Two weeks after California Highway Patrol Officer Thomas Steiner was killed in a shooting, allegedly by an aspiring 12th Street gang member, 450 officers swept across Pomona before sunrise Monday in a "show of strength" targeting the powerful street gang.
Officers from two dozen law enforcement agencies conducted 140 raids and arrested 49 people, the majority of them 12th Street members.
But members of the city's other gangs were also caught up in the sweep, prompting at least two of them to curse Valentino Arenas, the youth charged in Steiner's killing, for the heightened police pressure.
Overall, the operation was "simply about protecting the public," Pomona Police Capt. Joe Romero told officers during a pre-dawn briefing at an auditorium on the Pomona Fairgrounds.
CHP Commissioner D.O. "Spike" Helmick, who promised a "day of reckoning" for the gang at Steiner's funeral, vowed Monday's raid "would not be the last."
"We were very careful and very specific in that we arrested people who had warrants for violating the law," Helmick said. "I hope today we sent a subtle message that our state is better than this and that we will continue to do this [target gangs] until this type of behavior ceases."
Most of the 49 arrests were for violations of probation or parole including associating with gang members and possession of drugs, pornography or weapons, such as knives, a .357 magnum handgun and a small pickax, police and parole officials said.
Three men were arrested on warrants and one man was detained on alleged immigration violations, said Fernando Rios, deputy regional administrator in charge of field operations for the division of parole of the California Department of Corrections.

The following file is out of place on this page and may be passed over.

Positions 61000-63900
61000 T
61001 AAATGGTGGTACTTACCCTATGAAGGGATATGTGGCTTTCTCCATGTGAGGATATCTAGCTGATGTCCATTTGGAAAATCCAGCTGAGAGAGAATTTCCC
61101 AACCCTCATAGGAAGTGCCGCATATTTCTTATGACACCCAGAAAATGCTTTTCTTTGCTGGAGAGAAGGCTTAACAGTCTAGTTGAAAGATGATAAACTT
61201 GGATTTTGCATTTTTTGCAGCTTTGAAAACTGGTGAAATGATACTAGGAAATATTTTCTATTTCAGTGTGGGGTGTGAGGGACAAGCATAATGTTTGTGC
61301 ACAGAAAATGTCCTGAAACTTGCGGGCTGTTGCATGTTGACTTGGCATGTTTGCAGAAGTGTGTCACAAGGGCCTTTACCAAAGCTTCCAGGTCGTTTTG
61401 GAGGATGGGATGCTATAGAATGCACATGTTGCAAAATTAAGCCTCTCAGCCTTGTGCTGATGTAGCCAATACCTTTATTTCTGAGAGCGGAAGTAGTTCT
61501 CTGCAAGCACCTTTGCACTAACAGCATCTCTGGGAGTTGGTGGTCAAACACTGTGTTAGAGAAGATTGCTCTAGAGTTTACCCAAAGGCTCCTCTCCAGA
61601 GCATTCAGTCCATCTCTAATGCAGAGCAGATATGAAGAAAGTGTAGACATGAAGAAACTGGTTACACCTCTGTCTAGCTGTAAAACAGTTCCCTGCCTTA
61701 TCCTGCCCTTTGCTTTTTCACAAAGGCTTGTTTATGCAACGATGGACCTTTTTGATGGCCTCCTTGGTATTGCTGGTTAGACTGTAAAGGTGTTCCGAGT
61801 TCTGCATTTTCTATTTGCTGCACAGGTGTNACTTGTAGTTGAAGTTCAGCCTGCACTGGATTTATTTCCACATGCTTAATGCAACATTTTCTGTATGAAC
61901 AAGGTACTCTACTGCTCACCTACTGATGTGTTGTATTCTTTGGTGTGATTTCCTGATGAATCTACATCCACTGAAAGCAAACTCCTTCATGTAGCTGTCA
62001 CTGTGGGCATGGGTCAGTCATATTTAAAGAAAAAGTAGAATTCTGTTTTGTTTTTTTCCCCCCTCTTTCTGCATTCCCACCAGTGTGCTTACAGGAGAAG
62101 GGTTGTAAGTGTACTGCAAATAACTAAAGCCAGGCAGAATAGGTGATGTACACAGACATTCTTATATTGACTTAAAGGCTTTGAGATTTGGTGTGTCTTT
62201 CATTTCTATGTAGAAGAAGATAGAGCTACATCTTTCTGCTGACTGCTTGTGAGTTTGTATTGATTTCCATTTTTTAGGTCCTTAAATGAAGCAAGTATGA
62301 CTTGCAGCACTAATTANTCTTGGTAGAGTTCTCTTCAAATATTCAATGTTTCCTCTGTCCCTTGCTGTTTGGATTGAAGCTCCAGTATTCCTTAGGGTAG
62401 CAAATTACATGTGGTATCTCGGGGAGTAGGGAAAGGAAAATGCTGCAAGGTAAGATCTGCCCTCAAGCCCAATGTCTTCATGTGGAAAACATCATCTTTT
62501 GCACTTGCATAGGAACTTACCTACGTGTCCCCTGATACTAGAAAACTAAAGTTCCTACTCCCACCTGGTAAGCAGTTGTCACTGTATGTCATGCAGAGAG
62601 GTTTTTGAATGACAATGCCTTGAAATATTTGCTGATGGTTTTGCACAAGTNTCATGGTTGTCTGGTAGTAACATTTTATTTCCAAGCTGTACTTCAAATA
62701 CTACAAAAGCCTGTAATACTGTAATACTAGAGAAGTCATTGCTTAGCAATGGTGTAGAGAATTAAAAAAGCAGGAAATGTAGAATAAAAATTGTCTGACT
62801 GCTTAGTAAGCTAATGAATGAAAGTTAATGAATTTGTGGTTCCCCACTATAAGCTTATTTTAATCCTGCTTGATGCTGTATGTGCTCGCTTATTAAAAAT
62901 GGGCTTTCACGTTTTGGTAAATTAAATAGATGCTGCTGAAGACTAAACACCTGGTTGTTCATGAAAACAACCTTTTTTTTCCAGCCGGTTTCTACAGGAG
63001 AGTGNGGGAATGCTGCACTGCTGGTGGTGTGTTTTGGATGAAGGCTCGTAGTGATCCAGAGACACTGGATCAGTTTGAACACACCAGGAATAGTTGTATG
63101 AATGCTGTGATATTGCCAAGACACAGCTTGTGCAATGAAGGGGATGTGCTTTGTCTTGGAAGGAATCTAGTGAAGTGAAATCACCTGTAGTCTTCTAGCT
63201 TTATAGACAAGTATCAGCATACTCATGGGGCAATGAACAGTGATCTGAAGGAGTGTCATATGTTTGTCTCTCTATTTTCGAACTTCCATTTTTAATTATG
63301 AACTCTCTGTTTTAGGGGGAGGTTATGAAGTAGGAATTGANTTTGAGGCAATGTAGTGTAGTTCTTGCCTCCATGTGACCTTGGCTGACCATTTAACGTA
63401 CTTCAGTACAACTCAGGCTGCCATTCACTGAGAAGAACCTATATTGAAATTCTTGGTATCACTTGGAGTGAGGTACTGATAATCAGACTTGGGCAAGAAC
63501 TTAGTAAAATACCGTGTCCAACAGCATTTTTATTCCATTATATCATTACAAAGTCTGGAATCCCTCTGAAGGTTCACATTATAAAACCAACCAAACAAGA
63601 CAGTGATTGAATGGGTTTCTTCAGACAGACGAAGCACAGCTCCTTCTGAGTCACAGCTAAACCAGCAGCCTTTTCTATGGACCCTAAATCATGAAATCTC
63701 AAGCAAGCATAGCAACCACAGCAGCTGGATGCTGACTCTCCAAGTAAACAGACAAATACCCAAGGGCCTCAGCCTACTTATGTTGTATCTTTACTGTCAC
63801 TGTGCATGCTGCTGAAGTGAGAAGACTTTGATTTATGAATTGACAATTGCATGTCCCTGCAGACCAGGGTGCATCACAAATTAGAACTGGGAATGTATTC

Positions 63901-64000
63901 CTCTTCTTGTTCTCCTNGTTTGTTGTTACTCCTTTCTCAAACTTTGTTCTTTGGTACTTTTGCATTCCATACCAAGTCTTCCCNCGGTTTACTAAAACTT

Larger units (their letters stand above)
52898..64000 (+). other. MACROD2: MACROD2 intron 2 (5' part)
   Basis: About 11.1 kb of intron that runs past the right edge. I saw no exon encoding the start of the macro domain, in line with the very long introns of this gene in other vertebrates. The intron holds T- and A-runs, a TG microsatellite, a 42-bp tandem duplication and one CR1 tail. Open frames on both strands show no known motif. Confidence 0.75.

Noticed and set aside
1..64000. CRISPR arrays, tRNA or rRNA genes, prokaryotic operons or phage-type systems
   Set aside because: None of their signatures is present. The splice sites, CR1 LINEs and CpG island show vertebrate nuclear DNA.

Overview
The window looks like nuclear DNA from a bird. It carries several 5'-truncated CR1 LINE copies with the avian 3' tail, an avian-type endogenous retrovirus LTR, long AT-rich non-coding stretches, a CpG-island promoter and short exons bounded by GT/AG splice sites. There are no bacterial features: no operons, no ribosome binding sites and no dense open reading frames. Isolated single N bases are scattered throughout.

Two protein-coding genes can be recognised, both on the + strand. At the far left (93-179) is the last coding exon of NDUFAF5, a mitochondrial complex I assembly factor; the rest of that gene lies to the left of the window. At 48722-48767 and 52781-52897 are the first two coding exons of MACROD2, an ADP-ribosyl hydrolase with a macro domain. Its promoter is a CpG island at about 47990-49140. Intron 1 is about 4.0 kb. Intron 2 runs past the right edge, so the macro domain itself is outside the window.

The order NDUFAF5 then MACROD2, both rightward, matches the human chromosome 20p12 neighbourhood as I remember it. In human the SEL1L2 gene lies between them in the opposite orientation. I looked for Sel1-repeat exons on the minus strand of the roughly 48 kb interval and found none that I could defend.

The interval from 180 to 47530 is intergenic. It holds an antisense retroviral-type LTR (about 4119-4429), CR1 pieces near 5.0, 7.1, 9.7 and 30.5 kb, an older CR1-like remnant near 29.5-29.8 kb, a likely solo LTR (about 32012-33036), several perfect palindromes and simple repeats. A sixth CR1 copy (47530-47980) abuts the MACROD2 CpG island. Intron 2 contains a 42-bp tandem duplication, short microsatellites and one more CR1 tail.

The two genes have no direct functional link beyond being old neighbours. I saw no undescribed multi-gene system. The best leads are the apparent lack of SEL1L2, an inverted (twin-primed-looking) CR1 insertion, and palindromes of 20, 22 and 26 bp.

Pomona Police Sgt. Joe Waltman said authorities would be sifting through a trove of gang intelligence.
"There's a wealth of information when you can go through their mail, letters or phonebooks," Waltman said.
Claiming 1,000 members and associates, the Pomona 12th Street gang is one of at least 15 gangs in the city and claims as turf much of south Pomona, which includes the civic center and courthouse, where Steiner was gunned down on April 21.
Pomona's 12th Street gang -- which has close ties to the Mexican Mafia, one of California's most powerful prison gangs -- uses the shark as its symbol and has spread into western San Bernardino County. The morning of the raids, a shark fin and the number 12 could be seen spray painted at the entrance to Madison Park, a gang hangout also known as Shark Park.
Waltman said the city would continue to keep the heat on local gangs. The Pomona City Council is considering seeking a court order that would prevent gatherings of the 12th Streeters.
Asked why authorities conducted sweeps only after an officer was killed, Helmick called it "a valid question."
He said the problem in part is lack of staff. To mount a sustained campaign, however, police agencies "have to combine resources."
"It shows people have to join hands and work together," Helmick said.